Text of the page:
Just like many other types of documents, HTML documents should display some sort of heading at the top which explains the main topic. In order to add such a heading, you would use an h1 element. You'll see other variations of how to add headings (and sub-headings) to your pages in the next lesson.
<html> <head></head> <body> <h1>Hello World!</h1> </body> </html>
If you viewed this HTML document in a browser you would see a page that simply displays a heading that says 'Hello World!' in big bold letters.
Since we are discussing the structure (of elements) that are required to make a valid HTML document, there's one more element that we need to discuss. Every page should have a title element nested within the head element. The title element, as you might guess, allows you to specify a title for your web page.
<html> <head> <title>My First Page</title> </head> <body> <h1>Hello World!</h1> </body> </html>
Search engines will look inside the head element for the title, and every page that you create should include a title that describes the topic of the page. I mentioned earlier that the head element is for metadata that is not visible when the page is loaded in the browser window. The text inside the title element is actually visible, but it appears in the browser tab, which is considered to be separate from the browser window.
There is one final bit of code that we must add in order to make our HTML document valid. It's technically not an element, although it looks a lit bit like one. It's called the document type declaration. At this point, you don't need to know anything about the document type declaration, other than it declares which version of HTML the document is using. The latest version is HTML 5, and the declaration for it should be the first line of code (ironically there is no 5 in this line of code!). The code below is a fully valid HTML document in it's simplest form.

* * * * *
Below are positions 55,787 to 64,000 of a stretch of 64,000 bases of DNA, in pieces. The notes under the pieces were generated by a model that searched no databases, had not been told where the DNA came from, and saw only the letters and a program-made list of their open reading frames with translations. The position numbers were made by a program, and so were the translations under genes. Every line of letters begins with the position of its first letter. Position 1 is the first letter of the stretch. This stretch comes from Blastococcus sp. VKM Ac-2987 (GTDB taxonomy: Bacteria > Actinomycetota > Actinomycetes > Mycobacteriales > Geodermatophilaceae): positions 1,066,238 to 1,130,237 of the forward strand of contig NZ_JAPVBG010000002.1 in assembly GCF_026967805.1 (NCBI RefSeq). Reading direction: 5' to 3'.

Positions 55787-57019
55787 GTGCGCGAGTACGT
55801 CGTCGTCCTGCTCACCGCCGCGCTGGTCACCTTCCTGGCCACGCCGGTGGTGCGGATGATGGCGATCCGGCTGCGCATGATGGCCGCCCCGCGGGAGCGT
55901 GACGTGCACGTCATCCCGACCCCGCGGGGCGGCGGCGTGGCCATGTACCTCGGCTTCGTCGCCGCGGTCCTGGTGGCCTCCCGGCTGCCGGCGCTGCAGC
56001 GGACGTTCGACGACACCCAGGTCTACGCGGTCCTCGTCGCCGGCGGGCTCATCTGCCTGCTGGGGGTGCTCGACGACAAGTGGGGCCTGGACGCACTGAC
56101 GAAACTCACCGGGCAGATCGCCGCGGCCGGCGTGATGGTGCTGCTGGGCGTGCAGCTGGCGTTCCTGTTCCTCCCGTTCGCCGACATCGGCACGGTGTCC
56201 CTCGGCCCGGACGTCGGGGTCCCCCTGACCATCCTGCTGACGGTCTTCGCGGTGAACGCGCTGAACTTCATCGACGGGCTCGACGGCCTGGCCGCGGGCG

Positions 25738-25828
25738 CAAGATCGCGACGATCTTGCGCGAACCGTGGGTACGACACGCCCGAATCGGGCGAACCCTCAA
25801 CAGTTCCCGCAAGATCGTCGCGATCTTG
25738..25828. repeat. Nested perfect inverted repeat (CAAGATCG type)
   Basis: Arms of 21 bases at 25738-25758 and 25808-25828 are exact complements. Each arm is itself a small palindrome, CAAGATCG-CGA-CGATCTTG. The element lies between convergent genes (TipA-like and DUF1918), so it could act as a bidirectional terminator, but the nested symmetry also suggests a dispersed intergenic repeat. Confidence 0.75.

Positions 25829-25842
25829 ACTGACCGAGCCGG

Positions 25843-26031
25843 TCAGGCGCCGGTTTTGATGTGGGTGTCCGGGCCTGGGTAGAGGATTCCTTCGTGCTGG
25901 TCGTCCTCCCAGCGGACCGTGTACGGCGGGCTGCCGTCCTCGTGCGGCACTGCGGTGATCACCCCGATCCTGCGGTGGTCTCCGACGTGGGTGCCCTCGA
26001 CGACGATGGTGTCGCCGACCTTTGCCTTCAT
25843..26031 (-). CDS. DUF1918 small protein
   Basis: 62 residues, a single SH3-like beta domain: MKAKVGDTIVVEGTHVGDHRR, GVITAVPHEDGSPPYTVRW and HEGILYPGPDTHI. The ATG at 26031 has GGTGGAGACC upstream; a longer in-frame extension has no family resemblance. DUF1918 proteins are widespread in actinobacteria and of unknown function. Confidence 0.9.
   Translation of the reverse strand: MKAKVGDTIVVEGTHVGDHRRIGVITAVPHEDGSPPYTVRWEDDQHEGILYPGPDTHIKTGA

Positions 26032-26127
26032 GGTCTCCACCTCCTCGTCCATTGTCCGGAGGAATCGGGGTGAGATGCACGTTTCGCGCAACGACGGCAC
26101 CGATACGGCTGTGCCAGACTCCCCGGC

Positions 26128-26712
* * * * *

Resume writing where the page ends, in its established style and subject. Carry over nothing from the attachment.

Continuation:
<!DOCTYPE html> <html> <head> <title>My First Page</title> </head> <body> <h1>Hello World!</h1> </body> </html>
Every page that we create in this course will start out like this, although the text inside the title and main heading (the h1 element) will obviously change. This is the basic structure of elements that are required to make a valid HTML document.
If you put this code into a file, and save it with an extension of .html, you will have created your very first web page. Then you can double-click on the file to open it in your default browser!
Remember that HTML documents are hierarchical data structures, which can be visualized as a series of nested containers. In other words, each element can be thought of as a box that can contain other boxes. The box diagram below shows the structure of the page that we created during this lesson.
I like this diagram because it not only helps to visualize the basic structure that every HTML must follow, it also shows how elements nested within other elements should be indented. You'll save yourself a lot of trouble if you indent your code properly!
HTML Is Easy!
HTML is easy, from here you just need to learn about the various types of elements you can use.
Now that you know the basic structure of elements that all pages must follow, we can explore other elements that you can use to 'markup' the content in a web page.
NEXT LESSON: Everything You Need To Know To Get Started With HTML